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Researchers Find Anti-Virus Powers in Beer Components

Update Date: Dec 07, 2012 03:53 AM EST

A new study suggests that consumption of large quantities of a key ingredient found in beer can combat winter sniffles and even some serious illnesses in small children.

The report comes from Japanese brewers who cite a scientific study for the claims, Medical Xpress reports.

Apparently, a chemical compound in hops, the plant used by brewers to give beer its bitter taste, is effective in fighting virus that can cause severe forms of pneumonia and bronchitis in youngsters, Sapporo Breweries said.

The findings were the result of a research funded by a company along with scientists at Sapporo Medical University. In the study, the compound humulone was found to be effective in curbing the respiratory syncytial (RS) virus.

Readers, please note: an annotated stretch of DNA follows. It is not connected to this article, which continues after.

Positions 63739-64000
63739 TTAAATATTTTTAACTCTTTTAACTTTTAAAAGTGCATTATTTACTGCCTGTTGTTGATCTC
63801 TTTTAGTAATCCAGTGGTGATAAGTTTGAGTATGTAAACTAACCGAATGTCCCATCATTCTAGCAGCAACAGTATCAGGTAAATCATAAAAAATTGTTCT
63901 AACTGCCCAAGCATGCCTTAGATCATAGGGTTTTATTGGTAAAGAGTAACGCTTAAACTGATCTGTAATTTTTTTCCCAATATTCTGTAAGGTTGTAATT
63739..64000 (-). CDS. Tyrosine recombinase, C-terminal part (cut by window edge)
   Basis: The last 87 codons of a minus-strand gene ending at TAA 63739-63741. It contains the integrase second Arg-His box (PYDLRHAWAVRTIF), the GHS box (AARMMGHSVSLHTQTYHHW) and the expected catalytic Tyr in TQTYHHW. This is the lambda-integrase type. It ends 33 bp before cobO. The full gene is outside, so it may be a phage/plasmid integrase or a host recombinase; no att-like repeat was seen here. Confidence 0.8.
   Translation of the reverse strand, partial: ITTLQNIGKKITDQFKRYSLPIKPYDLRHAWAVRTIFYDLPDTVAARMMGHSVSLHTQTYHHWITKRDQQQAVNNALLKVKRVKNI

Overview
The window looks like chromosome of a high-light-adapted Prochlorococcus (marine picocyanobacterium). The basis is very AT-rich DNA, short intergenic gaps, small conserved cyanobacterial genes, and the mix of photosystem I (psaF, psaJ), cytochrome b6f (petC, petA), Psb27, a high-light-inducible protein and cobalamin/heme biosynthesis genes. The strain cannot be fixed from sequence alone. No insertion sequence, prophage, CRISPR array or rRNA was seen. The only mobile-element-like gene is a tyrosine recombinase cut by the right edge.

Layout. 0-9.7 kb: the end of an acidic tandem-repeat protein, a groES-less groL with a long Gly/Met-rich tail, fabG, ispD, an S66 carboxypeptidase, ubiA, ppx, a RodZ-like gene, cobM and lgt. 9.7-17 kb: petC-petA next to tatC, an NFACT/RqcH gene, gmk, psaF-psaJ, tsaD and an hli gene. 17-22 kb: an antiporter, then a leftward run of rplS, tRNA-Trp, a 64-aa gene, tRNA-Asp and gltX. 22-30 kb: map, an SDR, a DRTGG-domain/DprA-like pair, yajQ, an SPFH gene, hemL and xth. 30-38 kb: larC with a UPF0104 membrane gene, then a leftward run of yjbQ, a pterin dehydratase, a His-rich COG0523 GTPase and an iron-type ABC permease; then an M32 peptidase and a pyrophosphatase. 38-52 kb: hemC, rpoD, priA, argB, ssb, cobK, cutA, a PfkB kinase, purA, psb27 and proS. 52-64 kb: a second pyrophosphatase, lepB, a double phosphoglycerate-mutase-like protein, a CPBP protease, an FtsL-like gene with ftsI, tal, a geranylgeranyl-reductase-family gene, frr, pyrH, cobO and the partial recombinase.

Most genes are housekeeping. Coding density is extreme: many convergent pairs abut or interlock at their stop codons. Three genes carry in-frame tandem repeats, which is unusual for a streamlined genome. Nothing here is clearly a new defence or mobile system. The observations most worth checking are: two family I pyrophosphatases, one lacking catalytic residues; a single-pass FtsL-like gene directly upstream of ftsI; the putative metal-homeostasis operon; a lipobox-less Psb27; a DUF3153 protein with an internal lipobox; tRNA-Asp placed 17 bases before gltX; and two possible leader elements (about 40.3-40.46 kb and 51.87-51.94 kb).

"The RS virus can cause serious pneumonia and breathing difficulties for infants and toddlers, but no vaccination is available at the moment to contain it," said Jun Fuchimoto, a researcher from the company.

The tendency of the virus is to spread during winter and it could also cause cold-like symptoms in adults. According to Fuchimoto, the content of humulone in beer is so less that for someone to benefit out of virus-fighting compound, one may have to gulp down about 30 cans, each of 350 millilitres (12 oz).

"We are now studying the feasibility of applying humulone to food or non-alcoholic products," he said. "The challenge really is that the bitter taste is going to be difficult for children."

The research also found that humulone alleviated inflammation caused by infection from the virus, the brewery said.

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